The Unicore team
The Unicore project is being developed by the Core development team at Umbraco HQ. But they're not the only ones working on project Unicore - we also have an established community team helping out. The Unicore Team is specifically dedicated to the project of migrating Umbraco to .NET Core, bringing the talents of the community together to work closely with HQ to modernise the friendly CMS.
The team also advises on how to minize breaking changes when migrating from Umbraco 8 to the .NET Core version. You can read more about the Unicore team here.
Currently the migration of the codebase to the .NET Core framework goes under the codename project Unicore. The latest major release of the framework comes with a name change; What was previously .NET Core (versions 1 - 4), is now called .NET 5. We have decided, after some great feedback from community and partners, to stick with the well-known Umbraco naming scheme. So it will be no surprise that the next major release will be Umbraco 9, seems to be the logical sucessor to Umbraco 8. Do note that with release og Umbraco 9 we are miving to “proper” semantic versioning for Umbraco CMS.
Can I test Umbraco on .NET Core?
You can indeed. We’ve released an alpha version of Umbraco running on .NET Core. You can find detailed instructions on how to install and run the alpha release as well as nightly builds in the Umbraco .NET Core documentation.
How can I follow the progress of project Unicore?
We bring updates on the progress in the bi-weekly Product Update as well as dedicated blog posts when we reach larger milestones in the project. You can find these on the official Umbraco blog (use the .Net Core tag for an easy overview of all updates).
You’ll also find a list of blog posts, both from Umbraco HQ and the community, in the Umbraco .NET Core documentation.
Can I upgrade from Umbraco 8 to Umbraco on .NET Core?
There will not be a direct upgrade path but migration will be possible. The database schema will not change so migrating content is possible and backend/frontend code will need to be updated to use the new framework.
Does the Unicore project include a new frontend framework for the backoffice?
No, this project is solely focused on updating/migrating the underlying .NET framework.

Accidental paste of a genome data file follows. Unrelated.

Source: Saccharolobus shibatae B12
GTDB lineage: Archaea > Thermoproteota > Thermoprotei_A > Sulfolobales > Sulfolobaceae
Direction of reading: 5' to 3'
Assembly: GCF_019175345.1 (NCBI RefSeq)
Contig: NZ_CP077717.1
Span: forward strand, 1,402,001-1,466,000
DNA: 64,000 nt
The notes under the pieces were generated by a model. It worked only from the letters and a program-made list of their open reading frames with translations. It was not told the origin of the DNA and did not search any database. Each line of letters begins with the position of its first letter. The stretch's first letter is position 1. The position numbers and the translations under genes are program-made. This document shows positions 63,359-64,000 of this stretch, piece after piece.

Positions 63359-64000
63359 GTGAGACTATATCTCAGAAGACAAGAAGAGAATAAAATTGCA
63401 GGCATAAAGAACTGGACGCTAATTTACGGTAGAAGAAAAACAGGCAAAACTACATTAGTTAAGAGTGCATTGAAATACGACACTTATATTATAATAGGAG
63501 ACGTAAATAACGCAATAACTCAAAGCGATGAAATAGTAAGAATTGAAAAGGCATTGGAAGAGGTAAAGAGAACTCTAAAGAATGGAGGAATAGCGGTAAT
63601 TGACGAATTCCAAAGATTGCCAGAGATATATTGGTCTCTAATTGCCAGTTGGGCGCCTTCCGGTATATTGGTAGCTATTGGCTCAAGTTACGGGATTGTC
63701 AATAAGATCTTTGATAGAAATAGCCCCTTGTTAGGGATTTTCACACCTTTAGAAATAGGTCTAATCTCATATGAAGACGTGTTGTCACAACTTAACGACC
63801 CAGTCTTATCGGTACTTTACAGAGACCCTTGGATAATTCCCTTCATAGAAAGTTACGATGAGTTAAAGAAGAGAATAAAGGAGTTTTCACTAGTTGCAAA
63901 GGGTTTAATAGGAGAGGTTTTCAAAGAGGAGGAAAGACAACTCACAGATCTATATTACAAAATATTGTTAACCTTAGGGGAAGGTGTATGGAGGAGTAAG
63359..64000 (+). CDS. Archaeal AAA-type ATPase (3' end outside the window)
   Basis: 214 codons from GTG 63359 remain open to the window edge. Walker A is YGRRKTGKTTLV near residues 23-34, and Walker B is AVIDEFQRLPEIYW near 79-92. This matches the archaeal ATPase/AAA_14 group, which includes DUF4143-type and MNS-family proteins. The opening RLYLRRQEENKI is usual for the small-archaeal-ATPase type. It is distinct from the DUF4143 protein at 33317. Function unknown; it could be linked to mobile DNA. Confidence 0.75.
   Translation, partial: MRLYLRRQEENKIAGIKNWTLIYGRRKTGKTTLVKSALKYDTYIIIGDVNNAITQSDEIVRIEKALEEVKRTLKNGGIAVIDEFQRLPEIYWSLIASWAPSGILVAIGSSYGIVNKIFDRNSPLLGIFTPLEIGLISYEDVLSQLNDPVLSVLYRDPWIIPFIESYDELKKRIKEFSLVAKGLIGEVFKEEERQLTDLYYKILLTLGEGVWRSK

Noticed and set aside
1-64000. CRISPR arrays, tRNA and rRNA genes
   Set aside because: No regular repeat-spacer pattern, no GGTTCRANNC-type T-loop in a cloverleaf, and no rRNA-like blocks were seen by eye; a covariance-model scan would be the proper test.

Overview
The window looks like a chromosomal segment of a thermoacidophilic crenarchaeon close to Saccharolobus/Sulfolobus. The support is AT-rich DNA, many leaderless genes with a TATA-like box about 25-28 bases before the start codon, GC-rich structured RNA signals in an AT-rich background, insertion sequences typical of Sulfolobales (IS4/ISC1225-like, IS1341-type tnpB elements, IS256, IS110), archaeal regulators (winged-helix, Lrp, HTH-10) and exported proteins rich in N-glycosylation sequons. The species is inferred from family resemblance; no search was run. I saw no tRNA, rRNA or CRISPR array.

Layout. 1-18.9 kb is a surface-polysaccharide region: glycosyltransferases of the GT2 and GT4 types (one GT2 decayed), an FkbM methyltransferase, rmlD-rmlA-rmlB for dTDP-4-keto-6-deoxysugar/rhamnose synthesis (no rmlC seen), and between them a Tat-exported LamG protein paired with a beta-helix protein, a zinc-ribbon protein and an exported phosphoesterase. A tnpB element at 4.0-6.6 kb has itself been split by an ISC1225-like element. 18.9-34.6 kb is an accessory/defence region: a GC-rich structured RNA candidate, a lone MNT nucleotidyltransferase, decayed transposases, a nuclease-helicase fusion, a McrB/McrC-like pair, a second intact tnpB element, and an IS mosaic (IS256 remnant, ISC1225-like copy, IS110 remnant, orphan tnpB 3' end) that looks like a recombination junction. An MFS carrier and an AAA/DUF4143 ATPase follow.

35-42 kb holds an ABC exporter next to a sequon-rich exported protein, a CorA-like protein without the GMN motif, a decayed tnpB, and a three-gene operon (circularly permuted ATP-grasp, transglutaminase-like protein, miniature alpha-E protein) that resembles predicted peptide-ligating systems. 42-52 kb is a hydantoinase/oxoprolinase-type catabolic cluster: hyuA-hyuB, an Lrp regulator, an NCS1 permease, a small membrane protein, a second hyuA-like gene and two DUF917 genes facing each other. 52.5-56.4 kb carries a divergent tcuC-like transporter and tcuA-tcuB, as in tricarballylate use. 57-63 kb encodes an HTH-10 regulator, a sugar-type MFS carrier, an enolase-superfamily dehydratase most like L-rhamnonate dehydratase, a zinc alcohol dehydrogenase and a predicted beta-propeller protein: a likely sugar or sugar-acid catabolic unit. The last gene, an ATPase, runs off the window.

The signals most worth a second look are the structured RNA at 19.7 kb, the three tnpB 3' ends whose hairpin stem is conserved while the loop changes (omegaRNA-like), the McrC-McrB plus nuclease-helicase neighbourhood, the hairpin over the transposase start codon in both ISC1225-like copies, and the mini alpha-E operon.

We are working on changing the frontend tech stack as well, this is a separate project and you can find information on the product roadmap.
Will the backoffice editing experience change?
No, migrating Umbraco to .NET Core is focused on getting the backend and source code updated to run on the new framework. The backoffice will look the same and editing capabilities will be on par with Umbraco 8.
Will Umbraco on .NET Core be cross-platform compatible?
Moving to .NET Core/.NET5+ ensures cross-platform capabilities. It will, in theory, enable Umbraco CMS to run on MacOS, Linux as well as Microsoft Windows based platforms.
Currently .NET Core support for the M1 chip architecture in new MacOS devices is limited but emulation is being implemented and with .NET6 full compatibility should be enabled.
The list of officially supported platforms for the first full release is still to be determined.
Will Umbraco 8 packages work on the new framework?
No, packages will need to be migrated to the version. How much work involved in this will be based on the functionality of the package. When we get closer to a release candidate of Umbraco on .NET Core we will publish information on what is necessary when upgrading packages.
Will Umbraco Cloud run .NET Core?
Yes, the next major version of Umbraco will be available on Umbraco Cloud with the public release.
Which features does the .NET Core version ship with?
The .NET Core version will have feature parity with Umbraco 8. Changes and feature additions made to Umbraco 8 are continuously merged with the .NET Core version.
There are some changes to the API layer, caused by the switch of framework, that change the behaviour and in some cases open up for new possibilities. At this point no new features are added to Umbraco’s content management capabilities.